The research was conducted in the laboratory of Distinguished Professor Aaron Ciechanover, of the Technion Rappaport Faculty of Medicine. The team was led by research associate Dr. Yelena Kravtsova-Ivantsiv and , included additional research students and colleagues, as well as physicians from the Rambam, Carmel and Hadassah Medical Centers, who are studying tumors and their treatment.

Artificial Skin Senses Touch, Humidity And Temperature

Using tiny gold particles and a kind of resin, a team of scientists at the Technion-Israel Institute of Technology has discovered how to make a new kind of flexible sensor that one day could be integrated into electronic skin, or e-skin. If scientists learn how to attach e-skin to prosthetic limbs, people with amputations might once again be able to feel changes in their environments.

The secret lies in the sensor’s ability to detect three kinds of data simultaneously. While current kinds of e-skin detect only touch, the Technion team’s invention “can simultaneously sense touch, humidity, and temperature, as real skin can do,” says research team leader Professor Hossam Haick. Additionally, the new system “is at least 10 times more sensitive in touch than the currently existing touch-based e-skin systems.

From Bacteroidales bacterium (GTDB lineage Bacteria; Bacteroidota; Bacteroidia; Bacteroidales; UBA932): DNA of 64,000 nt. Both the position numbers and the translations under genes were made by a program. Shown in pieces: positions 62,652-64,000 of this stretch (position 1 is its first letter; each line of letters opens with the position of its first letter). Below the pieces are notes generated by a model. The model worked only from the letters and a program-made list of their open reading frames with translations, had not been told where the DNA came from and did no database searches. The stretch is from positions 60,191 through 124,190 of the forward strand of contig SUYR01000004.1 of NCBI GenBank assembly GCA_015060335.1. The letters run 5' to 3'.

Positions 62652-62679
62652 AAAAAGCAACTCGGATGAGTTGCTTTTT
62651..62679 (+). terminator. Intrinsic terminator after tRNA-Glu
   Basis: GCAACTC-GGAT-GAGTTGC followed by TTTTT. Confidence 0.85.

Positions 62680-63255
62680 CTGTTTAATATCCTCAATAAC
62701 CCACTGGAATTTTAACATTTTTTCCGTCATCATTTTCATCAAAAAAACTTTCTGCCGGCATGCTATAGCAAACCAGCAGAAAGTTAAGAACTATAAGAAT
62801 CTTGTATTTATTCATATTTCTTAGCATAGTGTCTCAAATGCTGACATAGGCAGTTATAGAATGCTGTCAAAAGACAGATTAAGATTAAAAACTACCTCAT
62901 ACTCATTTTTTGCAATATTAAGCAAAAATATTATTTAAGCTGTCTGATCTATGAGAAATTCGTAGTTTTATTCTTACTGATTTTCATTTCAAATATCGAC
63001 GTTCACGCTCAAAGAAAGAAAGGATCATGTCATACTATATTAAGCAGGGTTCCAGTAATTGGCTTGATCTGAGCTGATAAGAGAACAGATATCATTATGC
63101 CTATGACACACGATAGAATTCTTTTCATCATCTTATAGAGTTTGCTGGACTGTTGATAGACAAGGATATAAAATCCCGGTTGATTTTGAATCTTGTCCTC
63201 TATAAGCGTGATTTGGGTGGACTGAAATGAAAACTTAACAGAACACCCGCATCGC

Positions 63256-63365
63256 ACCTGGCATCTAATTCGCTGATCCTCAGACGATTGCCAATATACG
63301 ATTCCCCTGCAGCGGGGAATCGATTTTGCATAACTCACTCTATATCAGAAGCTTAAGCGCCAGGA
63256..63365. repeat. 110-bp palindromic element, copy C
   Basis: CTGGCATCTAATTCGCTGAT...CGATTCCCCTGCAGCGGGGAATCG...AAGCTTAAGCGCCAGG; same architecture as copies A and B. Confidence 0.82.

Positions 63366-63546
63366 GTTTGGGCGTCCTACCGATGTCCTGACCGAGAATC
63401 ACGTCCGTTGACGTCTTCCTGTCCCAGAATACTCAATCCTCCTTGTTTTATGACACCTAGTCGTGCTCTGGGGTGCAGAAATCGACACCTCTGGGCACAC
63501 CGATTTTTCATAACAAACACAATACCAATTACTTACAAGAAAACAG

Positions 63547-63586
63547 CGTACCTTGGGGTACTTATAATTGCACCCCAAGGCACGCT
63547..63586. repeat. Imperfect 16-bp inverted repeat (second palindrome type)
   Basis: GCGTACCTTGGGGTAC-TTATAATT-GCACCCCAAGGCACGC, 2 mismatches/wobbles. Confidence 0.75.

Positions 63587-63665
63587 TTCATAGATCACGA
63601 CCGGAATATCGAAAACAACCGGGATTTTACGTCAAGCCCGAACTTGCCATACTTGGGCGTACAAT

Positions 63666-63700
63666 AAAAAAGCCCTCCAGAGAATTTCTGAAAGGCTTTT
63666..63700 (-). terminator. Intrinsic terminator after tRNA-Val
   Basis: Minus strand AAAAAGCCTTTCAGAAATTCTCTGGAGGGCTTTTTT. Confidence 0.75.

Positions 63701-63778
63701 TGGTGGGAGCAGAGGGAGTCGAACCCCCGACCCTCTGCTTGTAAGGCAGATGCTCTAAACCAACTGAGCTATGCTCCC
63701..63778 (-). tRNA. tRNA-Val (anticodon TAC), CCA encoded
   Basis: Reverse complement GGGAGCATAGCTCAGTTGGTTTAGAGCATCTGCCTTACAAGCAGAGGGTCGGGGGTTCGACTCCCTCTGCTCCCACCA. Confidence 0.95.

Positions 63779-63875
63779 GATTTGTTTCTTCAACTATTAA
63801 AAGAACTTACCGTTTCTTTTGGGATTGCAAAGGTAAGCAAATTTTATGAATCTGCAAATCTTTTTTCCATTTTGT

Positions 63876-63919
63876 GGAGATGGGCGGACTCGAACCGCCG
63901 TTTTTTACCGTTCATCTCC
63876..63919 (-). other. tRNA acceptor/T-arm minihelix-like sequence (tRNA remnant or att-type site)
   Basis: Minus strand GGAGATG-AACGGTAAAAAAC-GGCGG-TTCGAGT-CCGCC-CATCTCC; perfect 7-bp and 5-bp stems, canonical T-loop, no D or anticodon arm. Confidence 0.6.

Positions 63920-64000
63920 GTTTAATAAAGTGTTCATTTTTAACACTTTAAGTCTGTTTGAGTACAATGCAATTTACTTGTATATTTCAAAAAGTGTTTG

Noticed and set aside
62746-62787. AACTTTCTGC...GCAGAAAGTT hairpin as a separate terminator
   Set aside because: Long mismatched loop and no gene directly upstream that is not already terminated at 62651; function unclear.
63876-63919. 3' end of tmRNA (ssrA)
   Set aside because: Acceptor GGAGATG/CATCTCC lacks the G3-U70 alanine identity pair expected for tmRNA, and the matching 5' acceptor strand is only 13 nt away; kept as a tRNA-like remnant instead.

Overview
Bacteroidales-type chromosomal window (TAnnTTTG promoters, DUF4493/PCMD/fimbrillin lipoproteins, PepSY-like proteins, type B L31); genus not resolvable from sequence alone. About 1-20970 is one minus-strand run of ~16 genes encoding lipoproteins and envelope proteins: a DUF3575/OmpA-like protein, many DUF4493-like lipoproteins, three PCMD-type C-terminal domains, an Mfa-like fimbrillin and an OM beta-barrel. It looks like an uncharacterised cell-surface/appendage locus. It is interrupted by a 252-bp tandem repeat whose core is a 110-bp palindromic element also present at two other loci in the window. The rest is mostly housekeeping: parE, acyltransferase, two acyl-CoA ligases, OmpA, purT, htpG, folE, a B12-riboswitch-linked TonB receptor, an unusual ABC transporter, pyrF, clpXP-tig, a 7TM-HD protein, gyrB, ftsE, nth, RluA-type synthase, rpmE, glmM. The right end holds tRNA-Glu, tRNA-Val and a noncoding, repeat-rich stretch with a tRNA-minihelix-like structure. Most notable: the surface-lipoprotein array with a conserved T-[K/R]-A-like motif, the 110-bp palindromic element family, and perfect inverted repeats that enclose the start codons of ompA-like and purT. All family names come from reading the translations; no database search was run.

The findings appear in the June issue of ACS Applied Materials & Interfaces.

Ultrathin Films Achieve High Solar Energy Efficiency

Using the power of the sun and ultrathin films of iron oxide (commonly known as rust), Technion-Israel Institute of Technology researchers have found a novel way to split water molecules to hydrogen and oxygen. The breakthrough, published this week in Nature Materials, could lead to less expensive, more efficient ways to store solar energy in the form of hydrogen-based fuels. This could be a major step forward in the development of viable replacements for fossil fuels.

“Our approach is the first of its kind,” says lead researcher Associate Prof. Avner Rothschild, of the Department of Materials Science and Engineering at Technion-Israel Institute of Technology. “We have found a way to trap light in ultrathin films of iron oxide that are 5,000 thinner than an office paper. This enables achieving high solar energy conversion efficiency and low materials and production costs.
Let’s remind that two days ago Swiss Scientists from Ecole Polytechnique Fédérale de Lausanne (EPFL) – Switzerland – have declared that they are producing hydrogen from sunlight, water and rust. Their prototypes shared the same basic principle: a dye-sensitized solar cell – invented by Michael Grätzel, a colleague from University of Geneva, – combined with an oxide-based semiconductor. The device is completely self-contained. More on